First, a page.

East New York rezoning could displace 50,000 people: Stringer

City comptroller criticizes affordability requirement in current plan

TRD New York /
Dec.December 03, 2015 01:06 PM

The de Blasio administration’s plan to rezone East New York and create or preserve thousands of new affordable housing units may actually displace as many as 50,000 residents, according to City Comptroller Scott Stringer.

In a statement released Tuesday, Stringer claimed that the new affordable housing units created under the rezoning plan would in fact be unaffordable for 55 percent of East New York’s current residents, and that the market rate units would be unaffordable for 84 percent. A three-person household would need to make $46,620 annually to qualify for affordable units. The current median area income, however, is just $32,815.

Stringer’s analysis of the administration’s rezoning plan found that the number of housing units in East New York would increase by 6,312 apartments, a 51 percent jump. By the city’s metric, the proposal would produce 3,447 affordable housing units, largely through mandatory inclusionary zoning and subsidies. However, only about half of those units — 1,724 — would actually be affordable to current East New York residents, Stringer said.

“Instead of strengthening the affordability of this community, the proposed rezoning would instead serve as an engine for displacement,” Stringer wrote, adding that the plan falls “woefully short” of protecting the 49,266 tenants currently living in unprotected units in East New York.

The de Blasio administration disputed Stringer’s report, telling the New York Daily News that hundreds of apartments will be priced for people making $23,350 per year.

Stringer’s analysis is bound to add fire to the already heated debate over the de Blasio’s administration rezoning plans. On Tuesday, the Brooklyn borough board rejected the plans, following similar decisions from boards in Manhattan, Queens and the Bronx. The plan would require residential developers in rezoned neighborhoods to set aside a fixed portion of units as affordable. – Konrad Putzier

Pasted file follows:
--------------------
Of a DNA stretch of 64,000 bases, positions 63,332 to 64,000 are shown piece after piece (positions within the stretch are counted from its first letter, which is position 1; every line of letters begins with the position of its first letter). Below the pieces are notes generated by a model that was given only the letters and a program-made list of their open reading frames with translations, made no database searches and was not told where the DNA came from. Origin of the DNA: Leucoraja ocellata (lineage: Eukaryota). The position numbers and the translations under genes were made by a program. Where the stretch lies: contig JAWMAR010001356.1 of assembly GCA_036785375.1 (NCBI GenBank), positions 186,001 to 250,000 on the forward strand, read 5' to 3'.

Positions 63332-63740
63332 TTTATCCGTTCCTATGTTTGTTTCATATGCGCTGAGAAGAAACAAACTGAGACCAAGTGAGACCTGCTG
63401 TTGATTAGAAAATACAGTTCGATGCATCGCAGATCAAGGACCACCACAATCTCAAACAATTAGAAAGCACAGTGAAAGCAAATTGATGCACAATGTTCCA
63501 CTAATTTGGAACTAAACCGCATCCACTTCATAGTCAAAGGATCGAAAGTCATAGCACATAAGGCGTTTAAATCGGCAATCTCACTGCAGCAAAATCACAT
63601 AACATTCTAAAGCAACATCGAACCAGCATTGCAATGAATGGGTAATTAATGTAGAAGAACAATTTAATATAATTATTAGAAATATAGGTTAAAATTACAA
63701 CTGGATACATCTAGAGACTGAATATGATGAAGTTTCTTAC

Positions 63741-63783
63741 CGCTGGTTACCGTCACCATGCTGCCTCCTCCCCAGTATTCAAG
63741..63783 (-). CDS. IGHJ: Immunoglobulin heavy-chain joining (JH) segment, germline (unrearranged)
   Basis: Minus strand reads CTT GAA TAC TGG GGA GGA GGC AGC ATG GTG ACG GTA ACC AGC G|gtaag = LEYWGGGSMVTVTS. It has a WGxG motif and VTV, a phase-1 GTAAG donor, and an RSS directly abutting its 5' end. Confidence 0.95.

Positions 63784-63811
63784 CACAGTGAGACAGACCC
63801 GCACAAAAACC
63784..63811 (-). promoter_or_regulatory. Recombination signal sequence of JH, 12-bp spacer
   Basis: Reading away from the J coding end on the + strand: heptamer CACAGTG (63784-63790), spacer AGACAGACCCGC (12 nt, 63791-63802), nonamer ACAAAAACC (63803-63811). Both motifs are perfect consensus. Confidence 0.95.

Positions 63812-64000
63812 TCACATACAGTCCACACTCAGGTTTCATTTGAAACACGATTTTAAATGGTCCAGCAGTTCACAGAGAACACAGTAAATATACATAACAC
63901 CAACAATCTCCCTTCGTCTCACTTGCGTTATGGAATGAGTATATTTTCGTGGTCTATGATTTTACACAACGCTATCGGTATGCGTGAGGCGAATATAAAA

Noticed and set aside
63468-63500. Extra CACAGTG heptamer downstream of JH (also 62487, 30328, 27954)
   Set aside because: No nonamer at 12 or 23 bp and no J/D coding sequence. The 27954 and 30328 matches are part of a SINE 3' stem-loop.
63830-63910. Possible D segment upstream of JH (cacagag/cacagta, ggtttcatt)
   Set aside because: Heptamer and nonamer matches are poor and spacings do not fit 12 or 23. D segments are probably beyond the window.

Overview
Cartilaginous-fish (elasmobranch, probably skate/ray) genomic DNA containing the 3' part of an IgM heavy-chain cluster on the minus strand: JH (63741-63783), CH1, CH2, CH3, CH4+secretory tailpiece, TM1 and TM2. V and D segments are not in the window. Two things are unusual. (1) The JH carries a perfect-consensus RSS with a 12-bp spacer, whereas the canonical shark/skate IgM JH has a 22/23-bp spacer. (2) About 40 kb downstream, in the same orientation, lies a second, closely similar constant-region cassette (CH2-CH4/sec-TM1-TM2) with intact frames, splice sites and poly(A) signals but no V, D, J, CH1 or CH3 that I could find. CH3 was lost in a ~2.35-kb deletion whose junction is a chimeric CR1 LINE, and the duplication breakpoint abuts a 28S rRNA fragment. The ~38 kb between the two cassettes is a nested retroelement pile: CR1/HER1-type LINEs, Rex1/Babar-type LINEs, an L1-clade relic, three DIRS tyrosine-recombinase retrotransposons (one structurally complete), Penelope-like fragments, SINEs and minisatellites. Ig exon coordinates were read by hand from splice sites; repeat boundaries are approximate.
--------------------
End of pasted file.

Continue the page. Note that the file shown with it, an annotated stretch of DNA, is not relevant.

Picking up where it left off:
Related Articles

All Falls Down: Kanye West’s “Star Wars”-themed affordable housing plan hits snag

All Falls Down: Kanye West’s “Star Wars”-themed affordable housing plan hits snag

205 Park Avenue (Credit: Google Maps)

Developer files plans for mixed-use project facing BQE

Inwood has stayed affordable for a remarkably long time. That could soon change. (Credit: Wikipedia)

Inwood braces for gentrification

Rent reform is propelling a new wave of New York and California investors to Miami (Credit: iStock)

Rent reform in New York, California propels new wave of multifamily investors to Miami

Concept plans for 'The Halo' at 289-301 Washington Street and Meridian Capital Investment's David Schechtman - provided by Meridian Capital Investments/ Minno Wasko

Developer seeks $40M for Opportunity Zone site in downtown Newark

Amazon mulls new grocery chain, Douglas Elliman’s new marketing boss: Daily digest

Amazon mulls new grocery chain, Douglas Elliman’s new marketing boss: Daily digest

From left: Michael Bennett, Joe Biden, Pete Buttigieg, Kirsten Gillibrand and Kamala Harris (Credit: Getty Images)

Presidential debate 2020 Night 2: Here’s where these Democratic candidates stand on housing

Mayor Bill de Blasio and Rikers Island (Credit: Getty Images)

Real estate development not coming to Rikers Island, mayor says